Brazil is one of the largest producers of pulses globally, and soybean ranks highly in terms of production. However, pests increase crop production costs and affect oilseed production and quality. Pests are primarily controlled by chemicals, leading to changes in insect pest populations. For example, secondary pests can become primary pests because of the selection of resistant insects and the elimination of natural enemies. Farmers have widely accepted biological control because of its high control efficacy and low environmental contamination risk. Two successful biological control programs in soybean used Telenomus podisi Ashmead (Hymenoptera: Platygastridae) to manage the Neotropical brown stink bug, Euschistus heros (Fabricius) (Hemiptera: Pentatomidae), and Trissolcus basalis (Wollaston, 1858) (Hymenoptera: Scelionidae) to manage the southern green stink bug, Nezara viridula (Linnaeus) (Hemiptera: Pentatomidae), when these pests were the most abundant in soybean-producing regions. To release parasitoids, rearing protocols must be developed in order to optimize production. This study evaluated the effect of temperature on the biological characteristics of T. podisi and T. basalis when fresh or frozen E. heros eggs were provided. Fifty fresh or previously frozen eggs were placed with parasitoids for 24 h in a climate chamber (25 ± 1 °C, 70 ± 10% RH, and 14-h photophase). At the end of this period, the eggs were transferred to other chambers and maintained at different temperatures (19, 22, 25, 28, 31, and 34 ± 1 °C, 70 ± 10% RH, with a 14-h photoperiod). The number of emerging adults from eggs parasitized by T. basalis was lower than that from eggs parasitized by T. podisi. Differences in T. basalis and T. podisi parasitism were observed depending on whether the E. heros eggs were frozen or fresh, but neither development nor emergence were affected. The duration of egg–adult development and the longevity of the two parasitoids were inversely proportional to the temperature increase. The sex ratio of T. basalis and T. podisi progeny was not affected by different temperatures or by the use of frozen or fresh eggs. The estimated number of both parasitoids’ generations corresponded with temperature, reaching 14–15 generations/cycle of soybean for Rio Verde, GO, and 12–14 generations/cycle for Barreiras, BA. Given these characteristics, we conclude that a biological control program using T. podisi can benefit large areas of soybean production by controlling the eggs of phytophagous bugs in soybean crops. Full article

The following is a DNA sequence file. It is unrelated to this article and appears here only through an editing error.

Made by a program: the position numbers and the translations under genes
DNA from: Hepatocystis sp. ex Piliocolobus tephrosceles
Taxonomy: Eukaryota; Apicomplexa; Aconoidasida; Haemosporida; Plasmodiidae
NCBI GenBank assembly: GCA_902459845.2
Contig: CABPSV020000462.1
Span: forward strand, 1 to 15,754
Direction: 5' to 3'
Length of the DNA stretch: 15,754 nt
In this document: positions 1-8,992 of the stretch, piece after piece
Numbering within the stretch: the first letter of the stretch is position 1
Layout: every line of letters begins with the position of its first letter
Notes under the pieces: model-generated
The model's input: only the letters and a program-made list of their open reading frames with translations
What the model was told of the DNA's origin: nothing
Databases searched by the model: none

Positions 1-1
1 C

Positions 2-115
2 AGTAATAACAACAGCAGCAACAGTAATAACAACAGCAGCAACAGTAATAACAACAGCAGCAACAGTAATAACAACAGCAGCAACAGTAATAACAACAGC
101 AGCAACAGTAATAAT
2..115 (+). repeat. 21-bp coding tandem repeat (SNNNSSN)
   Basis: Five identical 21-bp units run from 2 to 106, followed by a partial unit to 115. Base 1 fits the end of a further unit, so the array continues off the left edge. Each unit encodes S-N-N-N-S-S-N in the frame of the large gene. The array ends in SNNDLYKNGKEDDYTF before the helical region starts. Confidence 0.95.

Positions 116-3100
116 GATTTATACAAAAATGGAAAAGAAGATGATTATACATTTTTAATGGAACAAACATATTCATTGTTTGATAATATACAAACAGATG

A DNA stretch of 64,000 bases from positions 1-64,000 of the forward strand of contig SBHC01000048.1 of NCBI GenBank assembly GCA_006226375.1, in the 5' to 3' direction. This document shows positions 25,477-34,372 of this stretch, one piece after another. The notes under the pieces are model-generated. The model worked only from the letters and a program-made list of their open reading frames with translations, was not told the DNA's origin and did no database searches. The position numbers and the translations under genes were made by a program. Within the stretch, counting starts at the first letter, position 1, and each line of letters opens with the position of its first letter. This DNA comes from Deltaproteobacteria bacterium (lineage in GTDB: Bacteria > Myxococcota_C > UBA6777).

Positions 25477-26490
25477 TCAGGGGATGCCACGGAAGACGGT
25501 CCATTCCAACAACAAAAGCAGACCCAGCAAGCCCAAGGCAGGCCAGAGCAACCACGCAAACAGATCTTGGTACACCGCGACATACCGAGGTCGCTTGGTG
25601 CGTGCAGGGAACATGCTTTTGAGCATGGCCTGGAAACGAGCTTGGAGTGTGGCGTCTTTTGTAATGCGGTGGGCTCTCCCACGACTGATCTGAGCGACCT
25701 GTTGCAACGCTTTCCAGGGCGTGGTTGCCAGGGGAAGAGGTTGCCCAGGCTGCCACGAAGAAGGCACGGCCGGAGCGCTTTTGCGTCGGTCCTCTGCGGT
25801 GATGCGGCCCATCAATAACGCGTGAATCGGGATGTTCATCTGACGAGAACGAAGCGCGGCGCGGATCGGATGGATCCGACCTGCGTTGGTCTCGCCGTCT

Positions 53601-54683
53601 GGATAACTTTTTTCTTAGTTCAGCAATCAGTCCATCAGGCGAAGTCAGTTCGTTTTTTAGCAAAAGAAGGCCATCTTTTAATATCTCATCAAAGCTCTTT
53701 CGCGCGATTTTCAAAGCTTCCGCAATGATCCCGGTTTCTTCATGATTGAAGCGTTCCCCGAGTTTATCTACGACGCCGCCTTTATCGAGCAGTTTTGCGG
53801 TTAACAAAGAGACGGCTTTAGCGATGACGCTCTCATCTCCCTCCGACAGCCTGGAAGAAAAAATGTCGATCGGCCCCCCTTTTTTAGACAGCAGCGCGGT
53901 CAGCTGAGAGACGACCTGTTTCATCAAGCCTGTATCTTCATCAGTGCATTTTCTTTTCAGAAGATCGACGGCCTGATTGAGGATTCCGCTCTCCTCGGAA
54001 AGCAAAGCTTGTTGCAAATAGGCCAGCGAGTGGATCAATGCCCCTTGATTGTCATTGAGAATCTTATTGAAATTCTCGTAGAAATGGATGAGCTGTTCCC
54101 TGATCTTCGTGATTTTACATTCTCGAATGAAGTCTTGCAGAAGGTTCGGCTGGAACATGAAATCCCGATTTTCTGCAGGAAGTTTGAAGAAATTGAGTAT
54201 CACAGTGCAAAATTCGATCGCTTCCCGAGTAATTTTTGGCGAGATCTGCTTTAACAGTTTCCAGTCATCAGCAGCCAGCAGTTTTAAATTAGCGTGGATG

(This article belongs to the Special Issue Biological Pest Control in Agroecosystems)
Show Figures

Figure 1

11 pages, 1469 KiB  
Article
Individual and Combined Effects of Predatory Bug Engytatus nicotianae and Trichoderma atroviride in Suppressing the Tomato Potato Psyllid Bactericera cockerelli in Greenhouse Grown Tomatoes
by Emiliano R. Veronesi, Sarah M. Cairns, Hossein Alizadeh, John Hampton, Robbie Maris, William Godsoe, Stephen L. Goldson and Andrea Clavijo McCormick
Agronomy 2023, 13(12), 3019; https://doi.org/10.3390/agronomy13123019 - 8 Dec 2023
Viewed by 857
Abstract
The tomato potato psyllid (TPP) Bactericera cockerelli is a serious pest of the Solanaceae family. The management of this pest using synthetic pesticides is problematic because of the development of pesticide resistance and environmental concerns including impacts on non-target organisms. The predatory bug [...] Read more.